How COVID-19 Impacts Candidate Drug Testing
A survey from the Current Consulting Group (CCG) reports that since the start of the pandemic in 2020, 21% of employers have reported a drop of 61% or more in the number of drug tests that they perform on employees. There are combined factors in play, including high unemployment rates, but the majority of the decline resulted from concern about workplace drug testing safety and COVID-19 precautions. Additionally, since March of 2020, medical labs have prioritized COVID-19 testing, causing delays for employers who conduct drug screens.
Drug Testing Considerations During the Pandemic
For employers, the pandemic presented an array of challenges. One of those challenges was supporting frontline and essential workers, as well as employees who may have been working remotely for the first time in their careers - and doing so while arranging childcare or monitoring remote learning for school-age children. Employees were stressed, and employers saw a spike in substance abuse throughout the pandemic.
While the CDC has not offered guidance for workplace drug testing during the pandemic, other organizations, such as the American Society of Addiction Medicine (ASAM), have provided drug testing guidance that is applicable in workplace settings. Concerning drug testing specimens, ASAM stated:
“Any alternative testing protocol should minimize contact…and minimize the strain on local laboratory services. According to the CDC, viable and infectious COVID-19 can be found in both urine and stool samples of infected individuals. Precautions should be appropriately taken when working with these body fluids. In addition, as it is known to be spread through respiratory droplets, care should be taken when working with saliva specimens as well. At this time, the CDC provides no guidance on routinely pre-testing patients for the COVID-19 virus who are giving a saliva sample.”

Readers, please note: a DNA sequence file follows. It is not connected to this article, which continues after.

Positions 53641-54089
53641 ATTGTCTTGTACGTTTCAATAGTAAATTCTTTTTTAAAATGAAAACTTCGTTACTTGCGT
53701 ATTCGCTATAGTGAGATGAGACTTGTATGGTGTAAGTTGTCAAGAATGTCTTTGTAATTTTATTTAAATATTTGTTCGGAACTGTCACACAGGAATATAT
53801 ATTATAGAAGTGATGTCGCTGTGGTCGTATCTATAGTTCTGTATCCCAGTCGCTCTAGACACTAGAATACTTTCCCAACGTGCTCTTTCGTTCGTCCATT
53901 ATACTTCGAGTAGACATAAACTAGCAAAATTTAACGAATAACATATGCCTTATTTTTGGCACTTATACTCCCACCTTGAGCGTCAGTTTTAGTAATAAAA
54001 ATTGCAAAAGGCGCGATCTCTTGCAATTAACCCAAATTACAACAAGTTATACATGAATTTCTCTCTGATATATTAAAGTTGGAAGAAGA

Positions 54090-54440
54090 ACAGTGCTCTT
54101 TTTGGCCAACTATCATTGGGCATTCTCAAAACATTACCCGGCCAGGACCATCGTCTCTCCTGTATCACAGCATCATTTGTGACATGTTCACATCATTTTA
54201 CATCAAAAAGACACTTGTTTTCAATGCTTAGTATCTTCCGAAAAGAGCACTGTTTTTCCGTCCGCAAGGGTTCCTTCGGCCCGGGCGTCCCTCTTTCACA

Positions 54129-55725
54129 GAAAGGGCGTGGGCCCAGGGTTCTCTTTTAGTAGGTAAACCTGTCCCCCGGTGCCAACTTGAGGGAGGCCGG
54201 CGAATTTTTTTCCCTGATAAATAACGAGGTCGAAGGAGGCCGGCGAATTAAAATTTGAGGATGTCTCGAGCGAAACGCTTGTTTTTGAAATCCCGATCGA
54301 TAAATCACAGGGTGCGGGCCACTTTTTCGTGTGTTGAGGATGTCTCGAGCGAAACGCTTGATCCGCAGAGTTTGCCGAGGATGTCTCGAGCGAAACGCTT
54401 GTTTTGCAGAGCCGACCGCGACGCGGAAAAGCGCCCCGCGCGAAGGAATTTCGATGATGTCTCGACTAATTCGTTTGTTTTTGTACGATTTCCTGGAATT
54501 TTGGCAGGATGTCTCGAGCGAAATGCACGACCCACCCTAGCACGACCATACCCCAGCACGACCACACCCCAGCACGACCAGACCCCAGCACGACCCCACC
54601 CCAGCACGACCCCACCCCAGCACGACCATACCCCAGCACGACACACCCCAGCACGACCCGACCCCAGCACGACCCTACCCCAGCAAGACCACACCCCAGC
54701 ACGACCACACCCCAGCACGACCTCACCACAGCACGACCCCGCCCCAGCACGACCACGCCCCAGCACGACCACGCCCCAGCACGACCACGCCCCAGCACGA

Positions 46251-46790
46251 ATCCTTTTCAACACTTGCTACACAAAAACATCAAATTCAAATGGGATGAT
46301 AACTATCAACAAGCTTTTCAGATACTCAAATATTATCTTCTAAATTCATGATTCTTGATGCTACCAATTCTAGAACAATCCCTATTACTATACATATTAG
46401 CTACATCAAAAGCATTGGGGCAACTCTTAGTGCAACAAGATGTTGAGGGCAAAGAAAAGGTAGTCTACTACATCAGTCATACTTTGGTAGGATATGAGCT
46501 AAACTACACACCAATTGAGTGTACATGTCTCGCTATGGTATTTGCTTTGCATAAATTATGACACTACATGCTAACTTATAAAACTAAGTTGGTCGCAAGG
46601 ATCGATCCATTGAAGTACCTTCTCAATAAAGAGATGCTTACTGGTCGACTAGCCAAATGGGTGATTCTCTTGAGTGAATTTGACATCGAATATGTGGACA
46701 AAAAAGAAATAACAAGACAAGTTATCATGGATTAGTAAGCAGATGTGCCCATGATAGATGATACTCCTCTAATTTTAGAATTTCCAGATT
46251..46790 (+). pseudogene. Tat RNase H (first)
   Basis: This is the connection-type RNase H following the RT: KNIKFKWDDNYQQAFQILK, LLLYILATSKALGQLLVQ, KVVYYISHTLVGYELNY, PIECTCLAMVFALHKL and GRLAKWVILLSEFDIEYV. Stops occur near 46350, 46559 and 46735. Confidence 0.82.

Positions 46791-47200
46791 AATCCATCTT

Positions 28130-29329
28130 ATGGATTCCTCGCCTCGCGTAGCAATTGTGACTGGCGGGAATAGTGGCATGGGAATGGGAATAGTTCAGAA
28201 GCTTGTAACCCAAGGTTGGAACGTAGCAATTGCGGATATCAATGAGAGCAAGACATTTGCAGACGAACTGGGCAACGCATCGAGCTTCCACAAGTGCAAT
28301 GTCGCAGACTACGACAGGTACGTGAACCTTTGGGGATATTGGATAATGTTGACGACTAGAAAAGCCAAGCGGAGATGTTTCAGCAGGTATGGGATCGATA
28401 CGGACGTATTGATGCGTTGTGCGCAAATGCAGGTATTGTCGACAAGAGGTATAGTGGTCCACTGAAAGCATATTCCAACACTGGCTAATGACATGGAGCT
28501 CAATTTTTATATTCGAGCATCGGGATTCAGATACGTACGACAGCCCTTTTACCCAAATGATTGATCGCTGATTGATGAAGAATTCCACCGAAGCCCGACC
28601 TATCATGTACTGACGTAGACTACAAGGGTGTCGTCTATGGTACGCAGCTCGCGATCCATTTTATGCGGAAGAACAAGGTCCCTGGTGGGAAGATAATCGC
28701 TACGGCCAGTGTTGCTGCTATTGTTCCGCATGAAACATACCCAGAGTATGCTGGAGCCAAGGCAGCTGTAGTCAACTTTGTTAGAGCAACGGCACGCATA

Scenario Planning for Candidate Drug Testing
While employers were able to postpone some candidate drug testing (if not mandated on the federal or state level, for example, when hiring transportation employees) and hire new employees on a contingency basis in which drug testing can occur at a later date, screening essential employees in industries like logistics and manufacturing slowed hiring considerably at a critical time.
Although the COVID-19 vaccine became available to much of the population earlier this year, COVID testing is still the primary focus for many laboratories and some of the testing facilities are understaffed as the need for healthcare staff increases with the vaccine rollout.
How should employers proceed in order to ensure candidate drug testing is completed before a hire, safely and in a timely manner? Because no one is really certain what the next several months will look like with regards to lab testing and vaccinations, scenario planning is essential. Using an “if this, then that” (IFTTT) planning model, you and your team should decide how your screening policies may change if there is a surge in new cases, a decline in cases and/or testing, if you are able to develop new partnerships with labs that are not also testing for COVID-19, or what a gradual return to pre-pandemic screening looks like.
For small to mid-sized companies that do not have a dedicated staff for candidate screening, or large companies who do but are still experiencing long wait times for candidate lab appointments, partnering with a vendor that can support your candidate screening can help.
For example, PreCheck has a fully integrated drug testing process designed to speed up your candidate onboarding. This includes offering candidate self-registration online, multiple choices for lab and location (including the ability to select alternate testing companies), and an online portal that can give employers results in real time. Contact us today to learn more.